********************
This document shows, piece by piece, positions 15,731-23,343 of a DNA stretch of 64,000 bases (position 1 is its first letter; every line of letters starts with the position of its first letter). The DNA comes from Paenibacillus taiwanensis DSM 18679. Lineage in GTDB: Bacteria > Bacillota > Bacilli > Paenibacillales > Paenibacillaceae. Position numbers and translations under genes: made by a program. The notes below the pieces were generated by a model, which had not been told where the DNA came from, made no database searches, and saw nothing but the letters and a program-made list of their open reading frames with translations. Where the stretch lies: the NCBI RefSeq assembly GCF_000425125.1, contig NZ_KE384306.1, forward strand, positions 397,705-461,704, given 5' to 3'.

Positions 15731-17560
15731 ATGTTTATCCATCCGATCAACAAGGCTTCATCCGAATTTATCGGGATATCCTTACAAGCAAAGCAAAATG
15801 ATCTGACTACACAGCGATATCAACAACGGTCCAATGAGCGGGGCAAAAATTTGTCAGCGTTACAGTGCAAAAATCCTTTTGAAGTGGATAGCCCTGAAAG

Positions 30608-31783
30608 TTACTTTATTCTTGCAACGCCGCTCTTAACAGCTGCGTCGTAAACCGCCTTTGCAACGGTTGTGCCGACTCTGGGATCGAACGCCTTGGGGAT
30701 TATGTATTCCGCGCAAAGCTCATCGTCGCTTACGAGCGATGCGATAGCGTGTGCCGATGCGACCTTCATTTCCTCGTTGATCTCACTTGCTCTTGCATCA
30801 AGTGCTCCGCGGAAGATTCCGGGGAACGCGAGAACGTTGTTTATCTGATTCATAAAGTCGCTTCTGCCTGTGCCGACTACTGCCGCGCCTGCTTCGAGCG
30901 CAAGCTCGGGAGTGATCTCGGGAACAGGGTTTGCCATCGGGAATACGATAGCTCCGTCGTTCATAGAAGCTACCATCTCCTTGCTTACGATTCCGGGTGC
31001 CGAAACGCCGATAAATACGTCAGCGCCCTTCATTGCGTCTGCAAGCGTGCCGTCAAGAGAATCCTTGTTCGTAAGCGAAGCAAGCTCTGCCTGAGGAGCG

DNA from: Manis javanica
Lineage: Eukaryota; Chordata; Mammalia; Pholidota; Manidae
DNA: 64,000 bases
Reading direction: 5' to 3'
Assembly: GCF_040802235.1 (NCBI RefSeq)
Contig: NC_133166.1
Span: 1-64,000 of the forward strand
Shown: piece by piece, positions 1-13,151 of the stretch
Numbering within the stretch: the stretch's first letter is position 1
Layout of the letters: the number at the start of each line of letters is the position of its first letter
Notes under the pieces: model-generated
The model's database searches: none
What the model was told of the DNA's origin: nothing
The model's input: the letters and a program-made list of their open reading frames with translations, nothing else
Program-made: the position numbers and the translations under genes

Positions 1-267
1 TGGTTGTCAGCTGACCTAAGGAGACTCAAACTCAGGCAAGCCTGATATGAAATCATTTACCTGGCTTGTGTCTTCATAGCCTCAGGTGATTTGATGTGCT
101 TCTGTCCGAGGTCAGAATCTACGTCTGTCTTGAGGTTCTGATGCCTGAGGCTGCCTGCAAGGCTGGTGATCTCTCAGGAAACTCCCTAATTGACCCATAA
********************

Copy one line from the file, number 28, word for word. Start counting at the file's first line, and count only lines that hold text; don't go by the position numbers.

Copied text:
101 TCTGTCCGAGGTCAGAATCTACGTCTGTCTTGAGGTTCTGATGCCTGAGGCTGCCTGCAAGGCTGGTGATCTCTCAGGAAACTCCCTAATTGACCCATAA